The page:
Arsonist's Guide to Writers' Homes in New England

Arsonist's Guide to Writers' Homes in New England

by Brock Clarke
3.4 27

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Overview

Arsonist's Guide to Writers' Homes in New England by Brock Clarke

A lot of remarkable things have happened in the life of Sam Pulsifer, the hapless hero of this incendiary novel, beginning with the ten years he spent in prison for accidentally burning down Emily Dickinson's house and unwittingly killing two people. emerging at age twenty-eight, he creates a new life and identity as a husband and father. But when the homes of other famous New England writers suddenly go up in smoke, he must prove his innocence by uncovering the identity of this literary-minded arsonist.

In the league of such contemporary classics as A Confederacy of Dunces and The World According to Garp, An Arsonist's Guide to Writers' Homes in New England is an utterly original story about truth and honesty, life and the imagination.

Product Details

ISBN-13: 9780099532965
Publisher: Windmill
Publication date: 04/28/2009

About the Author

Brock Clarke is the author of two previous story collections and four novels, most recently The Happiest People in the World, Exley (named a Kirkus Book of the Year), and An Arsonist’s Guide to Writers’ Homes in New England (a national bestseller). He lives in Portland, Maine, and teaches creative writing at Bowdoin College. 

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Arsonist's Guide to Writers' Homes in New England 3.4 out of 5 based on 0 ratings. 27 reviews.
Anonymous More than 1 year ago
The book was not totally horrible but I just wanted it over. The main character is an idiot that just plays the victim and resigns himself to that. There's no climax, no epiphany. You keep waiting the whole time for him to actually DO something. I won't be rushing to read anything else from this writer. Definitely disappointing.
LucySkyDiamonds More than 1 year ago
I was really looking forward to reading this book, but after the first few chapters I found it rather boring and very predictable. The characters were all a bit sad and passive, and I couldn't really relate or sympathize with them.
Anonymous More than 1 year ago
I have actually stopped reading 1/3 of way through because it was so slow!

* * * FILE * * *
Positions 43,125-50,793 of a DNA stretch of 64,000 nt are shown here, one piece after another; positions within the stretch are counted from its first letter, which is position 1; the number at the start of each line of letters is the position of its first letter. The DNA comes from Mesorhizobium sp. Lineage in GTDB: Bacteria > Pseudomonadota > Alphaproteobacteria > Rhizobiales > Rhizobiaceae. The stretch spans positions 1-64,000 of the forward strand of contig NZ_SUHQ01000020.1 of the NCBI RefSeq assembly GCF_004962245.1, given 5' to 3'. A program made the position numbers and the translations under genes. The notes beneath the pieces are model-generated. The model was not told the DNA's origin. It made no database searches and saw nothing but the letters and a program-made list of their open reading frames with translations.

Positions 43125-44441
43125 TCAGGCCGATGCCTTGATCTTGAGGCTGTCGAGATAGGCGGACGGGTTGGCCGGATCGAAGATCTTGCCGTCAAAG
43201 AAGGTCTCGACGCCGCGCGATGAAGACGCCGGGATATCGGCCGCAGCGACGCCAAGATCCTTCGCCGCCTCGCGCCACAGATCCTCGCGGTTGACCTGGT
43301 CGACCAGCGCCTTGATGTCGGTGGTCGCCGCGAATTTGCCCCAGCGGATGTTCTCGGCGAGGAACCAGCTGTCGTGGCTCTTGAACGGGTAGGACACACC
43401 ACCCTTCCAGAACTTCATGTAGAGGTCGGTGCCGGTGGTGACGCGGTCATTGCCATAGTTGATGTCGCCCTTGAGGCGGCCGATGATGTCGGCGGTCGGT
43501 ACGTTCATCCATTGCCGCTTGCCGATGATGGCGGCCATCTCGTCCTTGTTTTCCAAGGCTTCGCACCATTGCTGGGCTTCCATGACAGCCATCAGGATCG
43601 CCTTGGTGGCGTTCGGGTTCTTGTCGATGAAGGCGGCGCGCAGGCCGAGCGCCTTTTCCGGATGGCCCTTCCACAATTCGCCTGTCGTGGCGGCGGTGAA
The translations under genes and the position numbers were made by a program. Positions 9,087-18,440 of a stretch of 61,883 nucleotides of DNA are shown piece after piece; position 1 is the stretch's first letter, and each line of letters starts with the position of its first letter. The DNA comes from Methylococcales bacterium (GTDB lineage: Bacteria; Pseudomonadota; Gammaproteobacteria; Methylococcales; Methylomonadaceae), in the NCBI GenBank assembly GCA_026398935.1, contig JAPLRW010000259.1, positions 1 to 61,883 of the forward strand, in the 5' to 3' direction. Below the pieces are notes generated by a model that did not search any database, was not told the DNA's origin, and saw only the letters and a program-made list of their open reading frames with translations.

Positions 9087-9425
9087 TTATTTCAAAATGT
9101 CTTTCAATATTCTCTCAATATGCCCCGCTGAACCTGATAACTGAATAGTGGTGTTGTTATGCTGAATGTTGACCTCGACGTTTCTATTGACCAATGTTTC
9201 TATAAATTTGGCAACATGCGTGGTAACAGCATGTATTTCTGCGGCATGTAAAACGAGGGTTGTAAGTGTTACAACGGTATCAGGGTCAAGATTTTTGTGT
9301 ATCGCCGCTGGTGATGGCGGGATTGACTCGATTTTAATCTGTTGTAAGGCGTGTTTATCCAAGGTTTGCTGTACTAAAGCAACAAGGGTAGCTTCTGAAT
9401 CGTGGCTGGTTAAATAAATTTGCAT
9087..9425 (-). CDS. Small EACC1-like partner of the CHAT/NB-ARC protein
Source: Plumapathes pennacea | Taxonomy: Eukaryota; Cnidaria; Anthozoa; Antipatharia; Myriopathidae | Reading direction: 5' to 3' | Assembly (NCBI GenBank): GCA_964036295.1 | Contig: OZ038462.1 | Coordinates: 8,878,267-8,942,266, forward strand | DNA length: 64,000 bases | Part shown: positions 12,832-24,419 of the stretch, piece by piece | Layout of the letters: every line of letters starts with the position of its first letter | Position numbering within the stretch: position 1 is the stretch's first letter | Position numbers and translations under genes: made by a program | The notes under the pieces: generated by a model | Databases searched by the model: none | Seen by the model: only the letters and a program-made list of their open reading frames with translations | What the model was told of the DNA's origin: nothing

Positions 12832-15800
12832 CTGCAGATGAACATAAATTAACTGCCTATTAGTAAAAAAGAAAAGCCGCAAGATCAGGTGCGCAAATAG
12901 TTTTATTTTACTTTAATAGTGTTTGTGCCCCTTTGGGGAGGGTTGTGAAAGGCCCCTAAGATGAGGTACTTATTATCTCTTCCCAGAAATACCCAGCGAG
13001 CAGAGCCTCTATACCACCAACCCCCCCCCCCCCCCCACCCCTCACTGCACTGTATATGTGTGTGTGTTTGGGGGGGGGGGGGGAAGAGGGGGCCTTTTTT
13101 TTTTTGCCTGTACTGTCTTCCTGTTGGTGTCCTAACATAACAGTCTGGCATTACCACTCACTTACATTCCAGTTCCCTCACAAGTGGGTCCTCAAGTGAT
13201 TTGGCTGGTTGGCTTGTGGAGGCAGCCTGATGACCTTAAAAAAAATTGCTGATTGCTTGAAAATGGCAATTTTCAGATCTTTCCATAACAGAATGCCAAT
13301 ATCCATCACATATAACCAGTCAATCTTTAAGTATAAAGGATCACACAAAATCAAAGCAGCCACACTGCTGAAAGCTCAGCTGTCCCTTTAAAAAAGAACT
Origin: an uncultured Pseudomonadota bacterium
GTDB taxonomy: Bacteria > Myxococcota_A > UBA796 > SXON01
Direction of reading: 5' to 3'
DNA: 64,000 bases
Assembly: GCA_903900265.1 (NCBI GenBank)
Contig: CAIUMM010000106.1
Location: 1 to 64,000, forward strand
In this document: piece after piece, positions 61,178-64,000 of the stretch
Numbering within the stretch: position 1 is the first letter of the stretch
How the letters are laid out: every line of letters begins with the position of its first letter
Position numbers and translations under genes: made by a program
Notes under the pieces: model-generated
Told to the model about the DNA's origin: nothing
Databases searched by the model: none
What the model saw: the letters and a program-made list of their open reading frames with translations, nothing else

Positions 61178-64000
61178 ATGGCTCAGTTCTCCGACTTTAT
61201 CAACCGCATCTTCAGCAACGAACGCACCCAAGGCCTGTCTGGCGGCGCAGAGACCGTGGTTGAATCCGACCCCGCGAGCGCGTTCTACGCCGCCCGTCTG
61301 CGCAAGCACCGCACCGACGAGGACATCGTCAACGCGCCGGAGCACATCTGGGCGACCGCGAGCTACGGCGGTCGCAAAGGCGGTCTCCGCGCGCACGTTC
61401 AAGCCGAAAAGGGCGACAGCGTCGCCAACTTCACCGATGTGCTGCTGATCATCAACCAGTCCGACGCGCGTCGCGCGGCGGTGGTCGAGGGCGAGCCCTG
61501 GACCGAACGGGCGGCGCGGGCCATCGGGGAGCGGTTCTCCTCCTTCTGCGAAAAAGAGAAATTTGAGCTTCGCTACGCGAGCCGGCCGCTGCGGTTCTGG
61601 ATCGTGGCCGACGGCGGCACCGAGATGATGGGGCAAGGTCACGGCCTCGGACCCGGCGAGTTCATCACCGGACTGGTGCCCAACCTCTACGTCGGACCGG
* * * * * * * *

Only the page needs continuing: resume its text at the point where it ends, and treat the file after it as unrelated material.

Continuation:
RussBurlingame More than 1 year ago
It's interesting--one of the customer reviews on Barnes & Noble's site complained that while they were drawn into the novel and enjoyed the story, they disliked the characters, and particularly protagonist Sam Pulsifer. That was one of the great draws for me. Like David Lapham's "Young Liars" series of graphic novels, toying with the notion that the narrator is bad, unlikable, unreliable, and possibly lying through his teeth is one of my favorite elements of the story. To be honest, there is a point early in AN ARSONIST'S GUIDE where Pulsifer is explaining for the reader--without rationalization or justification, simply trying to put the reader in his headspace--why it is that he'd lied to the people he loved for years, and then continued to lie and pile lies on top of lies until they simply couldn't trust him anymore. His reasoning--while flawed beyond belief--is the same I've found myself applying in the past when acting in just such a way. This book holds up a mirror to my least favorite aspect of myself, my past, my personal humiliations and my insecurities. Pulsifer is a character I don't particularly like--but I relate to him on a very personal level. And honestly, that's what a lot of the novel is about. Pulsifer, as well as a number of the characters he interacts with, have literary characters just like that. He, his mother, the folks who write him to ask for help--they all have characters they see themselves in, or that they want to avoid becoming, or that they can't escape from. It's this reality, whether you like the characters or not, that really makes the novel pop. Not to mention, of course, the cleverly flippant language, the engaging plot, the constant hope that things will turn around and the way that, like most great mysteries, something that's clearly not right at the start pays off down the road--not in the way you'd expect.
Anonymous More than 1 year ago
The book itself does not deliver on the promise of the title. The writer presents an interesting premise, but the main character has so little regard for himself, cares so little for what happens to him, that I wondered why should I, the reader, care what happens? I read it for a book club; would not have finished it otherwise. I would not recommend it to anybody I like.
Anonymous More than 1 year ago
Great read!
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I enjoyed reading the book but di not like the characters. I especially did not6 like the protagonist. I enjoyed the satire/spoof of the subject matter and I did want to read to the end to find out how it all turned out. A worthy read but nothing special.
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Midge More than 1 year ago
insightful and funny
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Guest More than 1 year ago
This is not a book for anyone who reads to escape life's difficulties--a need I can sometimes relate to. This is a book that explores pain and tragedy, and the almost pinball effect one accident can have on numerous lives. The writing is truthful, beautiful, and often laugh-aloud funny. I dare you to resist turning to your neighbor with an impromptu recital of a passage or two. If you've ever asked yourself 'What does a traumatic event like THAT to do a person?' then you will not only understand the point of this novel, you'll want to give it a compassionate hug once you reach the end. Sam Pulsifer may be lost, but I'm not so sure he's a bumbler after all.
Guest More than 1 year ago
This book was full of twists and turns and i enjoyed it from beginning to end. i recommend this to everyone.